Staghorn ferns are often presented as gifts. They can not be planted in ordinary potting soil, so that's the first thing to check. They should be placed on a piece of bark or (unreated) wood board. Place a few handfuls of damp sphagnum moss or orchid mix on the board and place the fern on top so that the flat round basal fronds are touching the board. Firmly secure the fern to the board with twine, a thin wire, or fishing line. (The fern will attach itself to the wood eventually.) To water staghorn fern, soak the entire arrangement in a bucket or sink. Keep the fern in the shade and water daily until it takes hold of the wood. Feed every two weeks year-round with a balanced liquid fertilizer diluted by half.

Do you have ferns in your area or do you grow ferns? Please share your thoughts on ferns—and folklore!

Related Articles

Catherine, our New Media Editor, joined The Old Farmer's Almanac in 2008. She edits content on both this Web site,, and the companion site to The Old Farmer's Almanac for Kids publication, She also pens the Almanac Companion enewsletters and keeps up with readers on Facebook, Twitter, and Pinterest!


I too like ferns and other

By Sheila Nathans

I too like ferns and other Pteridophytes!! If anyone can tell me step by step how to grow fern in my home garden, it would be a great help to me.

Catherine, you have been a

By Michael Moore 2

Catherine, you have been a most proficient and educational addition to the staff of OFA. Thank you for your hard work in research and communication and for your most informative and readable articles. God bless and keep up the good work.

Great article on ferns.

By Michael Moore 2

Great article on ferns. Interesting to learn their place in ancient folk-lore. Thanks for the information!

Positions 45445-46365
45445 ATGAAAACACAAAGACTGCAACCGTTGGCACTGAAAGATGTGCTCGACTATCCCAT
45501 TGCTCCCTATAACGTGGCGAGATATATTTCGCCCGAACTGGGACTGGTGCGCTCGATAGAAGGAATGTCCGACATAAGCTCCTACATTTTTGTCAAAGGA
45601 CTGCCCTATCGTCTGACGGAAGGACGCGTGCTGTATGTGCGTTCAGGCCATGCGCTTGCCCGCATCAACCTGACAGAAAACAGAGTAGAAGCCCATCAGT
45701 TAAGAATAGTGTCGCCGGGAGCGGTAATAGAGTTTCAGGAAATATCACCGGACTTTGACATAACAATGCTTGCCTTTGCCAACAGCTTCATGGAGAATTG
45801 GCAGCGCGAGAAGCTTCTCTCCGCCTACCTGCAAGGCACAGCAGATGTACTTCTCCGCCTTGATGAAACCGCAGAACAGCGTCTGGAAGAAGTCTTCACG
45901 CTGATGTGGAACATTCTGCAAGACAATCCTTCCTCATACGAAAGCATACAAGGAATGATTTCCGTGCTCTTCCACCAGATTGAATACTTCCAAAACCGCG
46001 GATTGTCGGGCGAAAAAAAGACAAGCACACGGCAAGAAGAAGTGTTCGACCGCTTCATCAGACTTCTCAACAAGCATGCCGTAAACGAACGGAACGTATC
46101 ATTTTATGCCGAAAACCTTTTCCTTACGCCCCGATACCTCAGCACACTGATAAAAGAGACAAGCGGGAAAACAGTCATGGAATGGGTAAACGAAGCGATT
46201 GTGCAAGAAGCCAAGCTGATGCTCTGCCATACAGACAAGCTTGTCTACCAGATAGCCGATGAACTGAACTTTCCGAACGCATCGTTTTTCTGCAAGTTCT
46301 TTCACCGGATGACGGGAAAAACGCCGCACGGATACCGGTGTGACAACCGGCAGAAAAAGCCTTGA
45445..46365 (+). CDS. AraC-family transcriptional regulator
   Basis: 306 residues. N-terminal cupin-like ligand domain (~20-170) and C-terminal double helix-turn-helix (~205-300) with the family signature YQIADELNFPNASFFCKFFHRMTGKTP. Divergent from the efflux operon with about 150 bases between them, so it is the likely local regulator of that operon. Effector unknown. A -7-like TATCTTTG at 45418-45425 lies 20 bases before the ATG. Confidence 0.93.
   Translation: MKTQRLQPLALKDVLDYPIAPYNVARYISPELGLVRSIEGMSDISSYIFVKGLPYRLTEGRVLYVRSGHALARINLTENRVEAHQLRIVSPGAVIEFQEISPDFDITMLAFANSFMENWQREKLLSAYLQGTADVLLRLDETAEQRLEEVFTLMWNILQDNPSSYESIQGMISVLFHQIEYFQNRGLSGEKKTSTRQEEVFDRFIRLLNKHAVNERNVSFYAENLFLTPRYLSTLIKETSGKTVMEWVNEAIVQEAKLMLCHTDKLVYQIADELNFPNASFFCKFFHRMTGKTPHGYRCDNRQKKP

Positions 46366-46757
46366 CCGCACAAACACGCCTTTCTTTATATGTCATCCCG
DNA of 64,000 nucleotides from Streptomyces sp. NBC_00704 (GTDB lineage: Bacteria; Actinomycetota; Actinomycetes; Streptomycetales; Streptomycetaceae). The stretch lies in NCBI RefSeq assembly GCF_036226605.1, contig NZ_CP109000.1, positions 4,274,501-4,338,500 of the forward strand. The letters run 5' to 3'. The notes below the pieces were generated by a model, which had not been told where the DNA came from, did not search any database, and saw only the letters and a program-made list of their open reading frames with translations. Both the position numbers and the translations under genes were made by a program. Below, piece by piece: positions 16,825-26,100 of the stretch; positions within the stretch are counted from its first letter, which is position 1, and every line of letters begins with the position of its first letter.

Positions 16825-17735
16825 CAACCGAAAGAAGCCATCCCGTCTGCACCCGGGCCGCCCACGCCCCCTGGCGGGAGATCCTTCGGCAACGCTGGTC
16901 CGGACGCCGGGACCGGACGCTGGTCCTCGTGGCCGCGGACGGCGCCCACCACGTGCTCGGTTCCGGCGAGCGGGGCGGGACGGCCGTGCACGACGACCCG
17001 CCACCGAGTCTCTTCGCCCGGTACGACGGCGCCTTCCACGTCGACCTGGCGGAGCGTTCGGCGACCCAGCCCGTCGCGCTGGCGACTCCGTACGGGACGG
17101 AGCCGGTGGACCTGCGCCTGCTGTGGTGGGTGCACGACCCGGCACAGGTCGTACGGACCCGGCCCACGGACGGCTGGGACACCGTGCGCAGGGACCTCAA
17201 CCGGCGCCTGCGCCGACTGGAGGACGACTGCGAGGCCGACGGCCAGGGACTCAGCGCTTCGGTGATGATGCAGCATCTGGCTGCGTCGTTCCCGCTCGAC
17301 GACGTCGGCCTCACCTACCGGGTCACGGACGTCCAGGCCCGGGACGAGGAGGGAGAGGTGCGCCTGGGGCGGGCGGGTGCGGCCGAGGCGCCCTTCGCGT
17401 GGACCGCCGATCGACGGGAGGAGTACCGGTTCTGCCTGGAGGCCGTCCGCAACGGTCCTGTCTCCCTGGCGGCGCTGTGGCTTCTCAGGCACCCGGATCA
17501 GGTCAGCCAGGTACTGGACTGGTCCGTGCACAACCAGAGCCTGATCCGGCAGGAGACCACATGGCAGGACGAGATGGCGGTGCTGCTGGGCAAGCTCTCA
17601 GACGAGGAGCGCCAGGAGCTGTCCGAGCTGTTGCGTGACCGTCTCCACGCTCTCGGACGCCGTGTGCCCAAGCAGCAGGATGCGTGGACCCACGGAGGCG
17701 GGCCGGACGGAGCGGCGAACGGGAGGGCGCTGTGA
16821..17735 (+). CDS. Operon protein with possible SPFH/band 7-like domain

Thank you, Michael. Glad you

By Catherine Boeckmann

Thank you, Michael. Glad you enjoyed! We discovered this folklore while camping with family in Indiana. It rained and we spent time studying ferns in the nature center. Learning often comes from the unexpected incident!

I was gifted with a fern

By Jat Tillman

I was gifted with a fern several years ago ,I planted it and it seemed to be doing well. the next spring nothing appeared so i assumed it had died . Two years later it sprang up as a welcome surprise . it has flourished ever since

The fern photos are

By Hoosier

The fern photos are beautiful! I'm afraid my fern experience has been limited to buying hanging ferns from the local nursery. But they are wonderfully lush and last the whole season!

For fertilizer for my

By Patricia Larsen

For fertilizer for my staghorn ferns was giving the a banana about once every 2 and all

It must like the potassium! I

By Catherine Boeckmann

It must like the potassium! I came across these wonderful photos of staghorns. I'm not necessarily a big "Martha" fan but thought you'd really enjoy the information and photos:

Fresh, sauteed fiddleheads

By Tj Hooker

Fresh, sauteed fiddleheads are a wonderful spring treat- always special when you find them in the farmer's market.

TJ (like the name you chose),

By Catherine Boeckmann

TJ (like the name you chose), I picked up some fiddleheads from the market last year and served them as a side to some salmon and eggs. Wonderful! It does involve a bit of work to cook them properly, but it was fun to try.  The taste was in between asparagus, broccoli, and spinach. 

Well said “Go fishing when

By Audrey Pierce

Well said “Go fishing when the breeze is from the west, rather than from the north or the east. An optimal time is one hour before or after high or low tide or during”